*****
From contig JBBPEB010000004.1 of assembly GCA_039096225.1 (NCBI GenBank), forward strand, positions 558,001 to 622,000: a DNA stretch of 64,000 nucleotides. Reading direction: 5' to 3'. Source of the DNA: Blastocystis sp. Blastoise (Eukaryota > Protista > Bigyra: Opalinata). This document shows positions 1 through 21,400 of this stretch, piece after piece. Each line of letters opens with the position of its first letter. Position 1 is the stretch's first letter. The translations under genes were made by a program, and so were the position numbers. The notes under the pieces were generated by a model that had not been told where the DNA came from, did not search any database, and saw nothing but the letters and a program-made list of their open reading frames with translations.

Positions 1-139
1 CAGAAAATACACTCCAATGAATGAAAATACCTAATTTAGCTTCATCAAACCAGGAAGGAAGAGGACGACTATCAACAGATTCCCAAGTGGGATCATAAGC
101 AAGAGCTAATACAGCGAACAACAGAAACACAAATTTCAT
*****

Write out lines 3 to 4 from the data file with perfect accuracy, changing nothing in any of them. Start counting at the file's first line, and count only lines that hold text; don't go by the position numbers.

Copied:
1 CAGAAAATACACTCCAATGAATGAAAATACCTAATTTAGCTTCATCAAACCAGGAAGGAAGAGGACGACTATCAACAGATTCCCAAGTGGGATCATAAGC
101 AAGAGCTAATACAGCGAACAACAGAAACACAAATTTCAT